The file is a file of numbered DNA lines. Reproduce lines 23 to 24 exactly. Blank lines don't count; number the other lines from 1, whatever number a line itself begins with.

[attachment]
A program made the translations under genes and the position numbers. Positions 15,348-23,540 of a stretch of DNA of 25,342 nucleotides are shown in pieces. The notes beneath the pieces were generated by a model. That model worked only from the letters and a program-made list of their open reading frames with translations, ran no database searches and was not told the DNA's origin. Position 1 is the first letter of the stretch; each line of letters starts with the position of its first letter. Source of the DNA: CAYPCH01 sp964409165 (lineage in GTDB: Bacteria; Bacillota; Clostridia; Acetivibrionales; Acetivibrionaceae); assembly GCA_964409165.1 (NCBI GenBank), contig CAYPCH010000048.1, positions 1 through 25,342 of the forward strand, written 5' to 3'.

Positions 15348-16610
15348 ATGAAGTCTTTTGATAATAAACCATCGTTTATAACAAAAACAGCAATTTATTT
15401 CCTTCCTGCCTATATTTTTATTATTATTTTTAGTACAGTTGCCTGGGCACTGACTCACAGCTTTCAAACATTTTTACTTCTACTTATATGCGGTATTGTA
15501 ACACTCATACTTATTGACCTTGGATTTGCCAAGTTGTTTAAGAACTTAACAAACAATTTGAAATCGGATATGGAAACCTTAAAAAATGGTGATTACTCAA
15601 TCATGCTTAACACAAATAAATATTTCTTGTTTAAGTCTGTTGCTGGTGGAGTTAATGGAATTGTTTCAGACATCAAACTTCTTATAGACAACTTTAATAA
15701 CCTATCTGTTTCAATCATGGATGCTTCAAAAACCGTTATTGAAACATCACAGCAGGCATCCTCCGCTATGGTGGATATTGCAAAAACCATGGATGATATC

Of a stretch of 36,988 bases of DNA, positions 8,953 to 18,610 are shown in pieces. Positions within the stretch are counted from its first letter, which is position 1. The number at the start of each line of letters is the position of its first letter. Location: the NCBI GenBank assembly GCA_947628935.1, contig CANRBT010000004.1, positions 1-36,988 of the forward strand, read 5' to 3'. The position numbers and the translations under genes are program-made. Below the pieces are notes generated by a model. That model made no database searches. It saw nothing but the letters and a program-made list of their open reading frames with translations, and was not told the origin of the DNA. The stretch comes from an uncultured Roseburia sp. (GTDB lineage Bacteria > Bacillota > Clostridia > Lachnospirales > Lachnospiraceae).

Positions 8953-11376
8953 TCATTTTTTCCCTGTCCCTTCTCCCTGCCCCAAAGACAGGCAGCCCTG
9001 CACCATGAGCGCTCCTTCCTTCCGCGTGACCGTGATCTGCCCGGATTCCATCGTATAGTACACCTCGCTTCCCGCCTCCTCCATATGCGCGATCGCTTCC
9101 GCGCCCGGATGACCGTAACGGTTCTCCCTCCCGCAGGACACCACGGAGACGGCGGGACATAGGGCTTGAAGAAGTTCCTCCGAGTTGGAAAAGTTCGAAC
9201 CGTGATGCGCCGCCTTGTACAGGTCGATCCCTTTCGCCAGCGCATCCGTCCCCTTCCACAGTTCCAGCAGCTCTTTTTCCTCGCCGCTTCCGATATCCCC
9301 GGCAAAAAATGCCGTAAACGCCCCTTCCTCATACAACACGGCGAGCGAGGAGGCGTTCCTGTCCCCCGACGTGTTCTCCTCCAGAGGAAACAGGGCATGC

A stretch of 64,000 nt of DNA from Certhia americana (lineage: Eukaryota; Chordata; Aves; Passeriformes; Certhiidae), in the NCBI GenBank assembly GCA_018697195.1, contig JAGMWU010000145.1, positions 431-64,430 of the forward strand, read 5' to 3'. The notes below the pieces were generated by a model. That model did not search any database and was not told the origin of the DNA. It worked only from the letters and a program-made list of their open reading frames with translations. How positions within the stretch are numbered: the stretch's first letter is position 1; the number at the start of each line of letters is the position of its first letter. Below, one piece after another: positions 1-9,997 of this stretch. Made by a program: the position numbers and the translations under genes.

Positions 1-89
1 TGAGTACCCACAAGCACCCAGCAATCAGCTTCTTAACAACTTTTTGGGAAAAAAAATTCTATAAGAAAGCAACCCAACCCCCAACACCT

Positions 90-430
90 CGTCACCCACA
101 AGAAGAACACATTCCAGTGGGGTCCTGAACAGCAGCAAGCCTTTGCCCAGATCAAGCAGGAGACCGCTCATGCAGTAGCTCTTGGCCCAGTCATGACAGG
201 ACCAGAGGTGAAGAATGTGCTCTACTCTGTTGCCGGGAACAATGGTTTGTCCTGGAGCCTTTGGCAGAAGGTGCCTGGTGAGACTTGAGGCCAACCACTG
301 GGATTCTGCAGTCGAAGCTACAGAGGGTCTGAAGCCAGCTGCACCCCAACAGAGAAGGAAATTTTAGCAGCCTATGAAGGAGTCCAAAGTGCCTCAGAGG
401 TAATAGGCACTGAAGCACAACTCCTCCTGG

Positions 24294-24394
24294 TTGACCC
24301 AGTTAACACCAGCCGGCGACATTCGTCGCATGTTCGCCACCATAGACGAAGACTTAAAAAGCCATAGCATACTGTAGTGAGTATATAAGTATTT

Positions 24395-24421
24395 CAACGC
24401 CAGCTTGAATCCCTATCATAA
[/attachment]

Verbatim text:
401 TAATAGGCACTGAAGCACAACTCCTCCTGG

Positions 24294-24394